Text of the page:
Lice Are Evolving Faster Than Humans
Bow down before your new itchy overlords.
About six million years ago there was a grand split in the fates chimps and humans. Leaving behind the last common ancestor between the two, humans went on to become the weird beings overrunning the Earth today, and chimps became the weird beings that humans put funny hats on. Both varieties of creature are known to harbor lice, grody insects that live parasitically off of the skin and blood of a variety of mammals. One interesting feature of lice is that different genetic strains of the creatures tend to be specific to different varieties of mammals. Chimps have chimp lice and humans have human lice and never the twain shall meet, basically.
This makes for a particularly convenient natural laboratory to study genetic mutation. Because human lice evolve in concert with humans, it’s reasonable to look at the two species relative to one another. They’re partners in evolution. You wouldn’t be able to do the same thing with humans and most any other thing that isn’t dependent on a human body through its entire life-cycle. The neat fact of evolutionary divergence between humans and chimps and human lice and chimp lice gives us interesting vantage points from which to measure molecular evolution.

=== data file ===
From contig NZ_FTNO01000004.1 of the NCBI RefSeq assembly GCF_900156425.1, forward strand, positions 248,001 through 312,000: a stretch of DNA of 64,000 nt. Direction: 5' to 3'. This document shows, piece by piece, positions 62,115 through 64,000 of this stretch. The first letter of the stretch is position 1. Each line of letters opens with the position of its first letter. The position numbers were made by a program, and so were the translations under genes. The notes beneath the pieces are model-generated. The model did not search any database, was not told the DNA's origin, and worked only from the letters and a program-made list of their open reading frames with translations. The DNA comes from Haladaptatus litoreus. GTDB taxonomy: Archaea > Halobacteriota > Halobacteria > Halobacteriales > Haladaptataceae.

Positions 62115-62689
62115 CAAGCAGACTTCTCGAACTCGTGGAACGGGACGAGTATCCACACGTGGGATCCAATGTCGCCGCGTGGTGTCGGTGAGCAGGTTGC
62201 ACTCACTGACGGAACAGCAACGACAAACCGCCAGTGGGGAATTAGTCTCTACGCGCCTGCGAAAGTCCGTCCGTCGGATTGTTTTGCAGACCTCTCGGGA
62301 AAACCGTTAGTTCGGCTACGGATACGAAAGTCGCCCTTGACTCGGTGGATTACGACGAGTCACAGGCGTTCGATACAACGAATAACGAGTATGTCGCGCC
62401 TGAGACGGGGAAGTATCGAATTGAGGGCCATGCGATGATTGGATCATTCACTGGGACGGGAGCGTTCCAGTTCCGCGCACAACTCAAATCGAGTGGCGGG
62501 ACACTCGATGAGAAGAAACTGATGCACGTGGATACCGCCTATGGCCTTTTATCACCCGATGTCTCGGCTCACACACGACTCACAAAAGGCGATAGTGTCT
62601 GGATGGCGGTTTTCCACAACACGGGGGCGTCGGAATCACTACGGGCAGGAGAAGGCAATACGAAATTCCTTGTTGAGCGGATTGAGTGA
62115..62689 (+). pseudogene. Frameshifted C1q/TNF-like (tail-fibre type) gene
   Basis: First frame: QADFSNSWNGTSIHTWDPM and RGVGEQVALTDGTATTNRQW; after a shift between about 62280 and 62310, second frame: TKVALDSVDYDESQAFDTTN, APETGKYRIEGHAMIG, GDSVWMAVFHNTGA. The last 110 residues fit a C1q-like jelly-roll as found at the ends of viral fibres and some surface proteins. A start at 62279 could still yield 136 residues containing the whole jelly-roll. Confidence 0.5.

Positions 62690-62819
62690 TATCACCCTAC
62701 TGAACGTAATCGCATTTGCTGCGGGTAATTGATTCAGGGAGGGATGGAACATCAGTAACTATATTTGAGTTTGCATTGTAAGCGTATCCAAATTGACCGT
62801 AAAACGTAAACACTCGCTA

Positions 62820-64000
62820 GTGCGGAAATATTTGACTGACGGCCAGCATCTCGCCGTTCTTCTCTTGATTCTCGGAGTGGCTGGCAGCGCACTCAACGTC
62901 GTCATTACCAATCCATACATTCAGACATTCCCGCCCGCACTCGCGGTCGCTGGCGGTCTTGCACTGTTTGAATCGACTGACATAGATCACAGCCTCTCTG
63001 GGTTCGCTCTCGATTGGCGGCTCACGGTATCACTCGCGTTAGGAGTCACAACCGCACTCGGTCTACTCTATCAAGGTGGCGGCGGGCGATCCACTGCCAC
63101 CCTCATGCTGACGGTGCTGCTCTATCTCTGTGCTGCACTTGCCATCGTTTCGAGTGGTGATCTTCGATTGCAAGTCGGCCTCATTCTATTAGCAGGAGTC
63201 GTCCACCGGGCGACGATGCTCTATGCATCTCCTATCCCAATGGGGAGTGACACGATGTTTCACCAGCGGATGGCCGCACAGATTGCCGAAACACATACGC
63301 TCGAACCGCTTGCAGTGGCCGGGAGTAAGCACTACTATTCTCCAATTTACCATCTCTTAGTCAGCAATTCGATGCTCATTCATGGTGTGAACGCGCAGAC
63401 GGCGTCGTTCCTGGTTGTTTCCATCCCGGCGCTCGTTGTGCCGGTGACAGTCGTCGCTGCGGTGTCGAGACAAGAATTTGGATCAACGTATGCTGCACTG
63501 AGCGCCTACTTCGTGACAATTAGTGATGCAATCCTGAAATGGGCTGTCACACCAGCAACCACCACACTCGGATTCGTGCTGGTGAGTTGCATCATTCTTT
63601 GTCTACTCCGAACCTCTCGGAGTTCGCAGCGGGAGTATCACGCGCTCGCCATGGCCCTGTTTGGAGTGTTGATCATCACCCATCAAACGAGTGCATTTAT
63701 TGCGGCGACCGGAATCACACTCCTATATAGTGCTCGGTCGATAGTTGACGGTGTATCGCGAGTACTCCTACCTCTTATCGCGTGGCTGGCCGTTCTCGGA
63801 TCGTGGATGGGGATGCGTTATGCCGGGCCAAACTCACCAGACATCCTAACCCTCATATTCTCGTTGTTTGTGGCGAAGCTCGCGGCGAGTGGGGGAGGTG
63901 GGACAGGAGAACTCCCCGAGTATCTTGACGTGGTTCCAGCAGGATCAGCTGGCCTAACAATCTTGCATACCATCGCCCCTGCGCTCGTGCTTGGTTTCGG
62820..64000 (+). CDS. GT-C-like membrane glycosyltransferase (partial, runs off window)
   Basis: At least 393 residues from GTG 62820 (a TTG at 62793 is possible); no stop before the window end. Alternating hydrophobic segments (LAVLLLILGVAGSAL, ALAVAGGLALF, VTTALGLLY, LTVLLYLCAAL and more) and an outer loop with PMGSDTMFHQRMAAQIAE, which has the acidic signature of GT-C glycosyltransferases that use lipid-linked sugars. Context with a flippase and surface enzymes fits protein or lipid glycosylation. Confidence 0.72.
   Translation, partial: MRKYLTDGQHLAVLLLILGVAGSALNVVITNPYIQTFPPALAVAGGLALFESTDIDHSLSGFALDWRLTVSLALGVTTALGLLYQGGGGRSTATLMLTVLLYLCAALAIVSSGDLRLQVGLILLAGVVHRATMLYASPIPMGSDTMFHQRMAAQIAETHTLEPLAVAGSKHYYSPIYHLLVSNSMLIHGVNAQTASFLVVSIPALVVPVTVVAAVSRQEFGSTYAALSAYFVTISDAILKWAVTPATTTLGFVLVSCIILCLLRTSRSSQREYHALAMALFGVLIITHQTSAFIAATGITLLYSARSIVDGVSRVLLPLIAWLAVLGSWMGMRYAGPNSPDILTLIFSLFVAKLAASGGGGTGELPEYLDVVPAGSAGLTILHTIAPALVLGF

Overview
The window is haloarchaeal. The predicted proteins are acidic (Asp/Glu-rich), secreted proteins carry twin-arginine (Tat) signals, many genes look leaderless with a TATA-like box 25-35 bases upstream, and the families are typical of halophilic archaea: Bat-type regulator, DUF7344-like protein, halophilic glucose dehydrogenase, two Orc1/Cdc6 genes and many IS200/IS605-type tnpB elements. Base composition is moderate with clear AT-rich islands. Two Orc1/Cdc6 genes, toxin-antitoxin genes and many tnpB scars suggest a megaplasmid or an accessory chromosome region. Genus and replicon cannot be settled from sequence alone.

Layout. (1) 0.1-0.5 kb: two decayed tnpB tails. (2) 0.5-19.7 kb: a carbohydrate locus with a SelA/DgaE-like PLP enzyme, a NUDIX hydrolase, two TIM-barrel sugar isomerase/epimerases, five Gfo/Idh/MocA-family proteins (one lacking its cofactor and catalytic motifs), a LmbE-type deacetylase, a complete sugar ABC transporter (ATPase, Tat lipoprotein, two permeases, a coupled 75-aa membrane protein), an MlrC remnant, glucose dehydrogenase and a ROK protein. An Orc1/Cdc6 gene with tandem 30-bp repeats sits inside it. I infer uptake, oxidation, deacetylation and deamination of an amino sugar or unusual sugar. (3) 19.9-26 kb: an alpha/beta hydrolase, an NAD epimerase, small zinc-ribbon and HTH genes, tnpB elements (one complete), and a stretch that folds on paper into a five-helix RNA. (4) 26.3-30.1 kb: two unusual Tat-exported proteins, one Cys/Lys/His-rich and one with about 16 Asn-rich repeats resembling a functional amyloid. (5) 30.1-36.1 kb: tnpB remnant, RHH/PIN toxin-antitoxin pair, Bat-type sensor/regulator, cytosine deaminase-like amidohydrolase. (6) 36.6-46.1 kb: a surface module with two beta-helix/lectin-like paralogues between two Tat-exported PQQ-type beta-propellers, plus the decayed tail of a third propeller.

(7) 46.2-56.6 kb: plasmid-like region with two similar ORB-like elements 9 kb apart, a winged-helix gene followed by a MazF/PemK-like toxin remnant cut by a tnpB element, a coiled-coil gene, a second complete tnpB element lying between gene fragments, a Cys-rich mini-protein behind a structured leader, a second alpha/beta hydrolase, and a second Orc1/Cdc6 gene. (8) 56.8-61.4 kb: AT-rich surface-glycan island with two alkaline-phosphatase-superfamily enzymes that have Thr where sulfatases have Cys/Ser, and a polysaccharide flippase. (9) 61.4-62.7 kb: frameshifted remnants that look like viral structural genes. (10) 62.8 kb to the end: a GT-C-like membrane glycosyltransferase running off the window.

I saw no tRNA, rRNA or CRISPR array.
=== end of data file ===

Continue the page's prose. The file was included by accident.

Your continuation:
“Humans are chimps’ closest relatives and chimps are humans’ closest relatives—and their lice are each other’s’ closest relatives,” said Kevin Johnson, the lead author of a new study comparing the rates of this molecular evolution. Said study set out to discover if evolution moves at a constant rate between different creatures, or if the pace by which portions of the genetic code are swapped out in different sorts of life varies among species. Using a wide swath of 1,534 genes shared by the primates and their primate lice partners, Johnson et al found that indeed, the rate of mutation is quite different. And the lice are winning.
“For every single gene we looked at, the lice had more differences (between them) than (were found) between humans and chimps. On average, the parasites had almost 15 times more changes,” Johnson said in a press release.
It doesn’t seem very fair. Despite the quick rate of molecular evolution, lice are still pretty crappy animals and humans have smart-phones and pants (and parasites, interestingly). Lice are switching up their genetic code at a rate 15 times that of humans, but human lice haven’t made a whole lot of progress from their chimp-dwelling days. The reason, it seems, is that a much larger proportion of the genetic changes in human beings target protein structure, while the changes in lice tend to be silent or, worse, harmful. And of course harmful mutations are weeded out by natural selection.
“Any difference that we see between species at the morphological level almost certainly has a genetic basis, so understanding how different genes are different from each other helps us understand why different species are different from each other,” Johnson said. “Fundamentally, we want to know which genetic differences matter, which don’t, and why certain genes might change faster than others, leading to those differences.”
In any case, lice may be evolving faster, but humans are still evolving better. Or at least they have been over the past six or seven million years. Give humans another million or so years and lice might be winning on both counts.